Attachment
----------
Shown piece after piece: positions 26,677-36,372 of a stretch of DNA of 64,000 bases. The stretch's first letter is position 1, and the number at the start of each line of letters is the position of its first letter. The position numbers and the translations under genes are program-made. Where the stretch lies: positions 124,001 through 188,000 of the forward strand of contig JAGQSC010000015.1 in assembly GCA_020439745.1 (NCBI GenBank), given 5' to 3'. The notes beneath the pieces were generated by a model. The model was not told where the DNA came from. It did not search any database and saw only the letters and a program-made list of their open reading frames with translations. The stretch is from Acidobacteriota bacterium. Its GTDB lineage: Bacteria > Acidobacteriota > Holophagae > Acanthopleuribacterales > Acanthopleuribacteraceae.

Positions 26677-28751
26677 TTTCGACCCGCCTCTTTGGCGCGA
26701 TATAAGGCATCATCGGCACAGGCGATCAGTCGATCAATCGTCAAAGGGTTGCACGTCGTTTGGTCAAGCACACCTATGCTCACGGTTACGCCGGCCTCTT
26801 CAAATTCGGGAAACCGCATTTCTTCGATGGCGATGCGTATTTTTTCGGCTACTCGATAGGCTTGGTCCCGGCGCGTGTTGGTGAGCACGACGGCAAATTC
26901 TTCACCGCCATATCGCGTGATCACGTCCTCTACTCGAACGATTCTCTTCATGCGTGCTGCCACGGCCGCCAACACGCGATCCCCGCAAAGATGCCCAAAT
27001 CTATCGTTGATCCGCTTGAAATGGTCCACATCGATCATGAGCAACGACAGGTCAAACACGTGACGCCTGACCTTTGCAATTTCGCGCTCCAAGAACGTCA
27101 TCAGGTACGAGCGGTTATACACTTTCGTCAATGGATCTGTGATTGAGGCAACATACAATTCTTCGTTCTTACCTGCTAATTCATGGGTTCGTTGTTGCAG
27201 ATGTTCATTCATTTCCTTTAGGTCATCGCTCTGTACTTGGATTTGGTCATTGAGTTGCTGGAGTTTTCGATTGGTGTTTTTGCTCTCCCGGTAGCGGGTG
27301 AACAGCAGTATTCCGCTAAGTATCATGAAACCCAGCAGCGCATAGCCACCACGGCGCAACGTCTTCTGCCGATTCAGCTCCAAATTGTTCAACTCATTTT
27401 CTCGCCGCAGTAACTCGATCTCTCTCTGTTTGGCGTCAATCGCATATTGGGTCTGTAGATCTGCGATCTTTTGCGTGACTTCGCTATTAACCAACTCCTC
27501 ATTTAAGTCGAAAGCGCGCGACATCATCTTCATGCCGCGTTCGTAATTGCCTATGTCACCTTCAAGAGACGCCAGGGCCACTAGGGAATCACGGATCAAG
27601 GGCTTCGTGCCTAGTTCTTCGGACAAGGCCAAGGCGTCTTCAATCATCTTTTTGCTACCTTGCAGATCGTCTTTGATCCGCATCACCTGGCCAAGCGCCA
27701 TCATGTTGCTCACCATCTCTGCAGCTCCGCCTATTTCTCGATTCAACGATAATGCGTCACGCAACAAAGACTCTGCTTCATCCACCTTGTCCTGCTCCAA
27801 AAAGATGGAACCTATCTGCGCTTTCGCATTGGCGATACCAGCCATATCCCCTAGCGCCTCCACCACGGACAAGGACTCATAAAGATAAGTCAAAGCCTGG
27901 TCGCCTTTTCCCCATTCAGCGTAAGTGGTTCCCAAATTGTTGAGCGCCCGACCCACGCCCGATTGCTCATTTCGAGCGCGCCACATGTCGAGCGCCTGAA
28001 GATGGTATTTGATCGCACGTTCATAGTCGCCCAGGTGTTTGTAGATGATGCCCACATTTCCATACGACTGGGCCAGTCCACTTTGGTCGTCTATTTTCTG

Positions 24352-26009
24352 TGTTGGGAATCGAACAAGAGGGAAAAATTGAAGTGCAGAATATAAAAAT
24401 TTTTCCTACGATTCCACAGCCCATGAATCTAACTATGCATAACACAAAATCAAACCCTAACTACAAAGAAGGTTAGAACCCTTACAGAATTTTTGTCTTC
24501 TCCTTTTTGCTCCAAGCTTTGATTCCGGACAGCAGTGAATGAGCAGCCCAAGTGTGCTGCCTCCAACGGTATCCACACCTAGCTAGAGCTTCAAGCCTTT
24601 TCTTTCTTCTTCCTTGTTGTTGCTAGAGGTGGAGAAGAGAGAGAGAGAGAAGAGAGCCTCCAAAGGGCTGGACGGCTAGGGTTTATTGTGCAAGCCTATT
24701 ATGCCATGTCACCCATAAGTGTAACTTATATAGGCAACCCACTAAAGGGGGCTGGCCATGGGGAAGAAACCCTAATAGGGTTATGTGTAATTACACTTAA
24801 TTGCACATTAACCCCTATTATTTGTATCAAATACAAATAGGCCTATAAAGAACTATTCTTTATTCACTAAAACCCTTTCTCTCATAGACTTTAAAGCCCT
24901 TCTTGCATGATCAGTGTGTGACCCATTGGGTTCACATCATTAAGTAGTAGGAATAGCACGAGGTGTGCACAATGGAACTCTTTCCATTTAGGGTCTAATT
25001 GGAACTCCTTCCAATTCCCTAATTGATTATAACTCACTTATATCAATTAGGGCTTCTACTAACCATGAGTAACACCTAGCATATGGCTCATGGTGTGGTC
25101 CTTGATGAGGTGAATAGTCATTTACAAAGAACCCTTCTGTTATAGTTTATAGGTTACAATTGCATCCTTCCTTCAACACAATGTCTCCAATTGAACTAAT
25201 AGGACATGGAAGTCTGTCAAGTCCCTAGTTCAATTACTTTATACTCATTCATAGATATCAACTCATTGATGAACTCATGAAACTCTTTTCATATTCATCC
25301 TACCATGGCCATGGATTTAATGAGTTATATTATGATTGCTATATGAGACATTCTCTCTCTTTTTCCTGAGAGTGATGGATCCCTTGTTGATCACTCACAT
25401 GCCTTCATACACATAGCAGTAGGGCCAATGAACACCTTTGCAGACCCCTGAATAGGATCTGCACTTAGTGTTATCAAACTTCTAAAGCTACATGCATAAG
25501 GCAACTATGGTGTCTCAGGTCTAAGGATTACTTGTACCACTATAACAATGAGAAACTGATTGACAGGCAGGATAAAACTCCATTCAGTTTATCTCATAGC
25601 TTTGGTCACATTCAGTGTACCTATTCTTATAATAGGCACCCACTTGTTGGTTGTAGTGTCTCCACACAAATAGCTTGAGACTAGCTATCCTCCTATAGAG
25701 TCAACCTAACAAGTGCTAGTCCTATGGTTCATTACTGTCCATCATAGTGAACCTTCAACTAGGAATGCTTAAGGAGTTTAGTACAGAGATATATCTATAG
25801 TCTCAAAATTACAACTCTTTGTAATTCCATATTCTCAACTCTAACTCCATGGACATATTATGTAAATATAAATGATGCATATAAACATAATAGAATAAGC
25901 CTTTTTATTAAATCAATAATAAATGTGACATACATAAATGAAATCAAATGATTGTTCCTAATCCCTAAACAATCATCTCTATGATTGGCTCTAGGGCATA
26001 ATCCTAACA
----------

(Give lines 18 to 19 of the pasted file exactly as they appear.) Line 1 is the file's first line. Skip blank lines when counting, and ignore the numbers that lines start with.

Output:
Positions 24352-26009
24352 TGTTGGGAATCGAACAAGAGGGAAAAATTGAAGTGCAGAATATAAAAAT